Ryan Patterson is exactly what South African gymnastics needs – a welcome thrust into the upper echelons of a sport that gets to shine once every four years. The 22-year-old South African will be the first male gymnast to represent South Africa at the Olympics in 60 years when he competes at the Rio Olympics in August.
Based in the United States, the Johannesburg-born Patterson has quietly been making a name for himself in an Olympic odyssey dating back to November last year. The final year student at Berkley University in California successfully completed the first step of qualification, and furthermore, finished as the top African performer at the World Championships held in Glasgow.
His all-round score of 82.132 saw him finish 73rd, 10 spots above Algeria’s Bourguieg Mohamed Abdeldjalil. With the first hurdle out the way, the Bachelor of Science in business student shifted his focus to the Olympic test event held at Rio de Janeiro in mid-April.
He was once again up to the task, adding eight hundredths to his overall score which included an impressive 14.533 on floor and vault. It was also his best international showing in seven years.
With the numbers out the way, Ryan had to wait for official confirmation from the South African Sports Confederation and Olympic Committee. His nomination and qualification was eventually accepted by Sascoc on May 11. Speaking to Saturday Citizen earlier this month, Ryan shared his excitement in between training sessions.
“It is an incredible honour to be the first male gymnast for SA since 1956,” said Patterson, who has dual citizenship.
“Jack (Wells) went to consecutive Olympic Games, so those are some big shoes to fill. I can only do my best and put full effort into training up until the Games with the hope to represent SA as amazingly as Jack did.”
Patterson’s predecessor competed at the 1952 and 1956 Games in Helsinki and Melbourne respectively. Born in 1994, Ryan and his family moved to the States when he was just four. He was introduced to the sport and recalls running around the gym like a typical toddler.
“I don’t have early memories being only three, but I do remember doing the “Mommy-and-Me” classes with my mother and running around wanting to touch all the apparatus.”
The combination of passion and ability was evident from a young age. So it was no surprise when Shirley Watson, founder of the GymKidz movement, found out that her protégé had qualified for the greatest show on earth.
“I coached Ryan in the early, early years. When I heard he had qualified, it brought back really good memories,” said Watson, who first encountered the three year old at Maylill Nursery School in Winchester Hills in 1997.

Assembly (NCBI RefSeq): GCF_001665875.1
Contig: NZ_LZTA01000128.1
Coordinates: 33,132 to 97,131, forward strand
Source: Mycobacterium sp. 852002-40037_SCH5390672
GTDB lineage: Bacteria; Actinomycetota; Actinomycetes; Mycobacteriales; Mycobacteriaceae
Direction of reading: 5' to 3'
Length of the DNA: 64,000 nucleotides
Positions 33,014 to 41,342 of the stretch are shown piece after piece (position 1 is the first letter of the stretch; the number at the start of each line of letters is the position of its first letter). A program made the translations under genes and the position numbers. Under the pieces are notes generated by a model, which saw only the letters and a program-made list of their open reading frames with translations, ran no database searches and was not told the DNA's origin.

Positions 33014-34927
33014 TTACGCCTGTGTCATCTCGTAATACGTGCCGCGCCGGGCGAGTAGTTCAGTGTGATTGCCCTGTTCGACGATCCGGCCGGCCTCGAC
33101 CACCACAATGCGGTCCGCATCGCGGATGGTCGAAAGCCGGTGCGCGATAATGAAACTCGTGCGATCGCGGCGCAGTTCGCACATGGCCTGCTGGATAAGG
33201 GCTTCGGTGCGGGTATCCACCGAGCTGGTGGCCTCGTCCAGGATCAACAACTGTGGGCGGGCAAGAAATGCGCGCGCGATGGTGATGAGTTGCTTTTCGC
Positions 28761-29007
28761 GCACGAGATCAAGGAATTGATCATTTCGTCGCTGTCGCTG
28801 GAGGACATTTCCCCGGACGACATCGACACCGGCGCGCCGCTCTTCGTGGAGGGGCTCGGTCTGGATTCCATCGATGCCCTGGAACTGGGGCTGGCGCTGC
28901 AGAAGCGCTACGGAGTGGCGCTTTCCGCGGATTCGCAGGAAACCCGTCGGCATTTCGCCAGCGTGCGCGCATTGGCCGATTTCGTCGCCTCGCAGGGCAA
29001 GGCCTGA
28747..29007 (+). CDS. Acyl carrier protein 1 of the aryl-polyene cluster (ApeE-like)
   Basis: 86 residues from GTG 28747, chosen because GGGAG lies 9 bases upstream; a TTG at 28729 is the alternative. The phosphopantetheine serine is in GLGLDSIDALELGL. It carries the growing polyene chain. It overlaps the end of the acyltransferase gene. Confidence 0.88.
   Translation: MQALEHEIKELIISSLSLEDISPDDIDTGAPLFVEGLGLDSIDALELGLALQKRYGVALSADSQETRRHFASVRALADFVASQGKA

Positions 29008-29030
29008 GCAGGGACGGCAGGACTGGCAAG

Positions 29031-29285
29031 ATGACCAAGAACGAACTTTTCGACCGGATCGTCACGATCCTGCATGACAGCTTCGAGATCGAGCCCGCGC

Coaches JT Okada, Brett McClure and Dave Eaton have since watched his talent unfold. “The Olympics is the pinnacle event of our sport and to qualify means that Ryan has attained a high level of mastery over his sport,” said Okada, who doubles up as assistant Cal Bears assistant coach and South African head coach.
Patterson – who has competed at NCAA collegiate level throughout his university career – is also the first Cal Bear to compete at international level since the 1996 Atlanta games. The dream of representing his country took shape in 2014.
“My coaches and I laid out a rough plan for qualification. As a young gymnast, the Games are always something brought up to when people talk to you, but you never realise it can be a tangible goal.”
Full marks so far. Judging by his scores, it would seem the vault is definitely his strength having made a couple of finals but it is the high bar that fuels his fire.
“I love high bar. It is challenging and scary, yet rewarding when all goes right. Falling also isn’t as bad as it looks on camera.” With only six weeks to go, he is in the process of upgrading his routines but nailing all six sets in the qualification phase is first on the to-do list.
“By doing this, I believe I’m putting myself in a great position to make the all-around final and several apparatus finals including floor and vault.”
With the pleasant also comes the bad and like most, he dislikes the pommel horse and with good reason.
“As a kid I always tried to sneak out of doing it because the basics were extremely tedious, yet necessary.”
Patterson’s trademark element is the Kolman release on high bar which involves doing a back flip with a 360 degree twist.
When not mid-air, Ryan enjoys watching soccer highlights, reading basketball analyst’s blogs and playing various sports with friends. And if he had to pinpoint what he misses most about South Africa besides his family? “Definitely, Nandos”.
Article Copyright Citizen News, Author Tamlyn Patterson